BEE has effectively been working for many years to help architects, developers, and owners to improve building envelope performance. BEE recognizes that water, vapor, and air barrier systems reflected in BEE details need to be well coordinated with the energy model for the project. Therefore, we offer energy services that are focused on building envelope performance. Our Energy Team provides insights and solutions regarding the 2018 Washington State Energy Code (WSEC 2018). Following is a short description of various services BEE provides to ensure the successful design of energy-efficient, sustainable, durable, and cost-effective building envelope:
Building Envelope Energy Code Compliance
This service is focused on delivering building envelope energy code compliance in the most cost-effective way while meeting industry best practice. Our energy code experts will assess a project during design development and periodically review during construction as needed to define the most effective code compliance path, material selection, and assembly details. Along with drawing examination and energy forms, we will also provide heating equipment sizing and renewable energy system sizing.
With the new 2018 Washington State Energy Code (2018 WSEC) compliance on February 1, 2021 here is our summary of the changes:
- Each space conditioning category shall demonstrate compliance separately.
- Wood-framed wall Group-R requires insulation in cavity R25 (typically 2X8 framing).
- Maximum allowed air leakage has to pass 0.25 cfm/ft@75Pa test.
- C406 - 6 Credits are required. Each occupancy weights each credit differently. Commissioning is required for all credits:
10. Enhanced Envelope 15% Improvement:
- Groups R-1, B, E, M -- 3.0 credits
- Group R-2 -- 6.0 credits (Full compliance with C406, with one credit)
- All others -- 4.0 credits
11. Reduced Air INfiltration 0.17 cfm/ft@75Pa:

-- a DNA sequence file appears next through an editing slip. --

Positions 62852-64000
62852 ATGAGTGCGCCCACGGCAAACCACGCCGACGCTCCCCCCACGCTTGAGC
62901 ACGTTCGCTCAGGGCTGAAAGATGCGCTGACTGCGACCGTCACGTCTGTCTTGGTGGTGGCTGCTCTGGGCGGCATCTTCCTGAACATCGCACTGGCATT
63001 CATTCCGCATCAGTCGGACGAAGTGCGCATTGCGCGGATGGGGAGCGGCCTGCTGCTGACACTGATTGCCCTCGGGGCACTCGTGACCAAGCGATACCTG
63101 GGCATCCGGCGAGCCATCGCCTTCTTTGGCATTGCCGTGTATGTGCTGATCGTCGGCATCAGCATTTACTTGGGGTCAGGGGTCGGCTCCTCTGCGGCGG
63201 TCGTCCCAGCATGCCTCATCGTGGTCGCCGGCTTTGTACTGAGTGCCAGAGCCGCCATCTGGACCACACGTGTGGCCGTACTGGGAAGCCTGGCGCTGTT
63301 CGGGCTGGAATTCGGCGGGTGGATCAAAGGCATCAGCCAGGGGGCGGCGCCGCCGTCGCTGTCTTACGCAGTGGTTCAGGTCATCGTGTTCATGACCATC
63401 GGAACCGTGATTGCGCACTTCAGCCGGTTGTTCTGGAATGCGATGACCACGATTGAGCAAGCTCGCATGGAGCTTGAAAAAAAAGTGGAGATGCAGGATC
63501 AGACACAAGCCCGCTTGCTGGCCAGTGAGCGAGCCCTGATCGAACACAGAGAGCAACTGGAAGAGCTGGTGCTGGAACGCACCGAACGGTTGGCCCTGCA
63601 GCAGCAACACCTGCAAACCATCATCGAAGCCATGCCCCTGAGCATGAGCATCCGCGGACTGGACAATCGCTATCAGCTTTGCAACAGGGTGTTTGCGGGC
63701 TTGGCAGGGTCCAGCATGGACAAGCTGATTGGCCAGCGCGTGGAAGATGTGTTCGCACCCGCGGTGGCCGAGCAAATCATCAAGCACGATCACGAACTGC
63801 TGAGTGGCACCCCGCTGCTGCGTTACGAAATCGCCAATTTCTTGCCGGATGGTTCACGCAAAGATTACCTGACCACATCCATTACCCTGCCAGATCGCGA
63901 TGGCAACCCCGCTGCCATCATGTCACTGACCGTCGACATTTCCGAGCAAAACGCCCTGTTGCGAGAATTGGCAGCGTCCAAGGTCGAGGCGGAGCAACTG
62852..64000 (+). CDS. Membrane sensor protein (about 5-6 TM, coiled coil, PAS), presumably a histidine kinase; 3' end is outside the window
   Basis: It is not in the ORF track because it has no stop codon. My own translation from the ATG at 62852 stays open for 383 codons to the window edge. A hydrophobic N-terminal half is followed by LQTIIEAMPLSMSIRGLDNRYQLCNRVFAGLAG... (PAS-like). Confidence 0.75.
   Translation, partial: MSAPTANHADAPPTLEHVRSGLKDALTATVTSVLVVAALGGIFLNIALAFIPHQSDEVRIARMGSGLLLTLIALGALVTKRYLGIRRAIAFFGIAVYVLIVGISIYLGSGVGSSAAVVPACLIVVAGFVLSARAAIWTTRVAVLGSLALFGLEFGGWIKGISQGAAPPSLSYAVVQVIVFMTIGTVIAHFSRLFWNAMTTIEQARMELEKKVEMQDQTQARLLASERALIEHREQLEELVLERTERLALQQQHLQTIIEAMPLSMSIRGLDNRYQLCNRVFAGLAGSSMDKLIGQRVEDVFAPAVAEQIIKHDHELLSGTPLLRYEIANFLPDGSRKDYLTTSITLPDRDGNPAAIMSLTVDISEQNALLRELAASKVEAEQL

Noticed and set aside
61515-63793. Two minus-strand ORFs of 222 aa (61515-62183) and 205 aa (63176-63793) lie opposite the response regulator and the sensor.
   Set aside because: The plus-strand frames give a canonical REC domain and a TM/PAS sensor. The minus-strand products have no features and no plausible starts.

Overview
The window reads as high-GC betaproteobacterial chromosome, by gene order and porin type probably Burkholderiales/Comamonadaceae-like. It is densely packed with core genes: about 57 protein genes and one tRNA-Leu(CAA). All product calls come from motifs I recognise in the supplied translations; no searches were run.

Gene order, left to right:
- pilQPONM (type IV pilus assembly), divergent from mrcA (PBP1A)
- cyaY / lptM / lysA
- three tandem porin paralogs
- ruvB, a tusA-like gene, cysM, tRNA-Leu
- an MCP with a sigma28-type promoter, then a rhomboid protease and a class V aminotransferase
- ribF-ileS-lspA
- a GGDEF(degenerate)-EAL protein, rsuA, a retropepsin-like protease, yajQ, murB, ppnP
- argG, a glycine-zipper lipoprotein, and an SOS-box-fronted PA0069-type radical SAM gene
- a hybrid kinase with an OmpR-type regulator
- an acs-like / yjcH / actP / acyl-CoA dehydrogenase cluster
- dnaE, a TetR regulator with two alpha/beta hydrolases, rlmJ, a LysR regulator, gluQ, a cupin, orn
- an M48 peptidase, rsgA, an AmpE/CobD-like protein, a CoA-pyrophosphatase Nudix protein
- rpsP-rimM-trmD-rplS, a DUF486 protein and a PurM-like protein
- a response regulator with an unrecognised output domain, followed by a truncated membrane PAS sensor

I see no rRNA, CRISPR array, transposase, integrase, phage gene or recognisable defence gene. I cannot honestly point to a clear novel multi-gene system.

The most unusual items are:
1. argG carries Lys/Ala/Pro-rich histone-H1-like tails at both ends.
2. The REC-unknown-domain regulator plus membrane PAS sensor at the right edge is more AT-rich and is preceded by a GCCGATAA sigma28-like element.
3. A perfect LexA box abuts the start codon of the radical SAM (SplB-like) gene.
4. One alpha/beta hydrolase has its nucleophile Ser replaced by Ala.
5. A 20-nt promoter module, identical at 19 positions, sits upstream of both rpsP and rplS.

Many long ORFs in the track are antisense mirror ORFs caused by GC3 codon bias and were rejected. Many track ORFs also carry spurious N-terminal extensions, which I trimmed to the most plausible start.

- Groups R-1, B, E, M -- 1.0 credit
- Group R-2 -- 2.0 credits
- All others -- 1.0 credit
- C411 Solar Readiness is new to WA for all non-residential buildings up to 20 stories.
- All metal fenestrations, including metal, have to meet U-3.0 (triple glazing for metal) except AW windows.
- R406 credit requirements will be doubled.
Small units (1,500 sq.ft.) R406 -- 3.0 credits up from 1.5
Medium units (1,500-5,000 sq. ft.) R406 -- 6.0 credits up from 3.5
Large units (over 5,000 sq. ft.) R406 -- 7.0 credits up from 4.5
R-2 R406 -- 4.5 credits up from 2.5
- R406.2 Carbon emission equalization. Electric resistance heaters are penalized.
- Efficient Building Envelope. MAX 3 credits: Triple glazed windows U-0.18; Roof R-60; Wood-framed wall R-21 int + R-16ci; Floor R-48; Entire Slab R-20; OR 40% improvement in energy modeling. Passive House.
- Air Leakage MAX 2 credits: 0.6ACH@50Pa + Heat Recovery Ventilation. Passive House.
- Mechanical credits are more aggressive.
- R401.3 Certificate. Insulation values, equipment efficiency, appliance information.
- R405 Simulated Performance Alternative (Performance) - compliance pass.
- R407 Certified Passive House - compliance pass
Air Barrier Design
Our highly experienced team of engineers, inspectors, and testers understand the main requirements for a successful air barrier design. In our design, we account for cost impacts, material availability, project specifics, and general contractor experience and knowledge. It is crucial to coordinate the air barrier design with the weatherization barrier, vapor control, thermal boundary, and proper ventilation to avoid potential issues with the building envelope and help prevent sick building syndrome from airtight buildings.
Building Envelope Details